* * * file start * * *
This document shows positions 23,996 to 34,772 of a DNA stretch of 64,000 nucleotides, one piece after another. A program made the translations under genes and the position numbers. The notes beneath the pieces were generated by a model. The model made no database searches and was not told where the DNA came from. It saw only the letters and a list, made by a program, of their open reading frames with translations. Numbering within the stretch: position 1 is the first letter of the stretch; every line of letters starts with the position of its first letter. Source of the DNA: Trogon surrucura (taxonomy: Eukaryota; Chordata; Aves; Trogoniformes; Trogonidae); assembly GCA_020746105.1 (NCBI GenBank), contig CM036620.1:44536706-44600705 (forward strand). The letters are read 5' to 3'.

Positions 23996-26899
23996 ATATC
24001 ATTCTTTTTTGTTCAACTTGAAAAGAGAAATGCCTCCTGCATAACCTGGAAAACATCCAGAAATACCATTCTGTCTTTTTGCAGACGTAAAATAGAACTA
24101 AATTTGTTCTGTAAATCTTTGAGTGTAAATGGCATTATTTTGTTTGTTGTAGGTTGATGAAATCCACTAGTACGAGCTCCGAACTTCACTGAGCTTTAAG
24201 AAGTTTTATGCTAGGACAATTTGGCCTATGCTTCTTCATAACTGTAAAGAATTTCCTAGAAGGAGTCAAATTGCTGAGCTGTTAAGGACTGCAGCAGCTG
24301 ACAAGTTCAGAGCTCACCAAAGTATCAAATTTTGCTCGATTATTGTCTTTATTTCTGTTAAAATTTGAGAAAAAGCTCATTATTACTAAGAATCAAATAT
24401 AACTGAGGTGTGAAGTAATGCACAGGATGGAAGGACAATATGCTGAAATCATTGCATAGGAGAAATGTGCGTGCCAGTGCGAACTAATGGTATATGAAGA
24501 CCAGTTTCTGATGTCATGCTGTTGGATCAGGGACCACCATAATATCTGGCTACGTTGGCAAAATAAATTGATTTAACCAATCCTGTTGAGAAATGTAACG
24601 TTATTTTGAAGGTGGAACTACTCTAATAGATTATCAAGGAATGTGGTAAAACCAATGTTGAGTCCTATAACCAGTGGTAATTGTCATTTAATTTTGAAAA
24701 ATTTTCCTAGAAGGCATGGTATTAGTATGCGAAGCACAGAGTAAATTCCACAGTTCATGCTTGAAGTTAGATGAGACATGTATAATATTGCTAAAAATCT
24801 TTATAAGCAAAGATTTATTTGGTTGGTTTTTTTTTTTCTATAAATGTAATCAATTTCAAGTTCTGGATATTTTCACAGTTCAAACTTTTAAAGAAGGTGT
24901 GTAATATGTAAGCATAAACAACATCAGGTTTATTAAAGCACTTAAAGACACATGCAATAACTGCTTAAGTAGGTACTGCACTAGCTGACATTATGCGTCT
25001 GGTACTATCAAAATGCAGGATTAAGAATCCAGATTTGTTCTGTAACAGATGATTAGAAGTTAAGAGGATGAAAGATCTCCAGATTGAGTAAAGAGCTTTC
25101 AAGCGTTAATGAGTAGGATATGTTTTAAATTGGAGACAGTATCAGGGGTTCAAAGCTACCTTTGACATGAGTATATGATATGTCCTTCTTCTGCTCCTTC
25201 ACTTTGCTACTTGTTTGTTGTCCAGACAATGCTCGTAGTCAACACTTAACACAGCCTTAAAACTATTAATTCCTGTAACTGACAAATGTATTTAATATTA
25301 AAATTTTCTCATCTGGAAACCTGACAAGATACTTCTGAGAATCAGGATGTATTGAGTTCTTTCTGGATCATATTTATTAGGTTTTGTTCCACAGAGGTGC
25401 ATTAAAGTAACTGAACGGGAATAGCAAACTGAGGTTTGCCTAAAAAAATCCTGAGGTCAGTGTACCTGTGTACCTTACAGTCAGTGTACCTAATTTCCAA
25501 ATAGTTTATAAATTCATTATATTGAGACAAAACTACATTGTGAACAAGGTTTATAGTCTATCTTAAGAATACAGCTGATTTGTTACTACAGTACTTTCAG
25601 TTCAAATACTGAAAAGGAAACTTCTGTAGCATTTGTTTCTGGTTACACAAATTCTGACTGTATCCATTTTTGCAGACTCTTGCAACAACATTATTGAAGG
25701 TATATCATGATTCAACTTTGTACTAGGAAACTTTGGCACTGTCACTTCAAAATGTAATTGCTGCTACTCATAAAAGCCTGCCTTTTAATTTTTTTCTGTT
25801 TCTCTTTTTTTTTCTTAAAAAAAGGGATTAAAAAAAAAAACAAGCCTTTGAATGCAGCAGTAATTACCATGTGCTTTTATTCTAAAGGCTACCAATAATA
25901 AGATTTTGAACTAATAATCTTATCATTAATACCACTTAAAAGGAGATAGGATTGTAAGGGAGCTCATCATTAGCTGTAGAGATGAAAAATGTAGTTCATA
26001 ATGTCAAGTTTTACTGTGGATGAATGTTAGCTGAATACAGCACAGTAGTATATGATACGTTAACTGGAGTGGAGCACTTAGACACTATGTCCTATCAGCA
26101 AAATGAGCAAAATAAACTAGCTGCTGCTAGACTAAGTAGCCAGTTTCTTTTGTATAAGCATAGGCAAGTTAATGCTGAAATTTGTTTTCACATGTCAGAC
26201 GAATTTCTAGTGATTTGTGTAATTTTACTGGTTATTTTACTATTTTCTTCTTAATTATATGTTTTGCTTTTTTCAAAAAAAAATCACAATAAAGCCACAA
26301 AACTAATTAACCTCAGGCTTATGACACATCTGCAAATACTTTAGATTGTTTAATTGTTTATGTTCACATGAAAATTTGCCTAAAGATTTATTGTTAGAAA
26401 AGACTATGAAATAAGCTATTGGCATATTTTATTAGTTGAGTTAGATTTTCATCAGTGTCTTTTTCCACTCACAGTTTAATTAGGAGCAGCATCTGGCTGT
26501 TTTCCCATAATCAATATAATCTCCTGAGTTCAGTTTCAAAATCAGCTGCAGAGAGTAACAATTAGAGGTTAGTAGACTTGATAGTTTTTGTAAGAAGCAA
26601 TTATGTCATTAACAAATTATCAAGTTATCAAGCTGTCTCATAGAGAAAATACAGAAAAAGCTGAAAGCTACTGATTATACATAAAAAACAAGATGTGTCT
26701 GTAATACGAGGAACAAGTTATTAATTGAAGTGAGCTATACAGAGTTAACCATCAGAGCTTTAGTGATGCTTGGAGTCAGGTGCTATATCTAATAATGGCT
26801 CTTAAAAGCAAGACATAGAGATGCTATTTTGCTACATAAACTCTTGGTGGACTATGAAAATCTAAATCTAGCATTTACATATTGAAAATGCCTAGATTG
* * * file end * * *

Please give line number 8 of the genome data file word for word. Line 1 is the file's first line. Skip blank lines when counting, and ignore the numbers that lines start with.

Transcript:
24401 AACTGAGGTGTGAAGTAATGCACAGGATGGAAGGACAATATGCTGAAATCATTGCATAGGAGAAATGTGCGTGCCAGTGCGAACTAATGGTATATGAAGA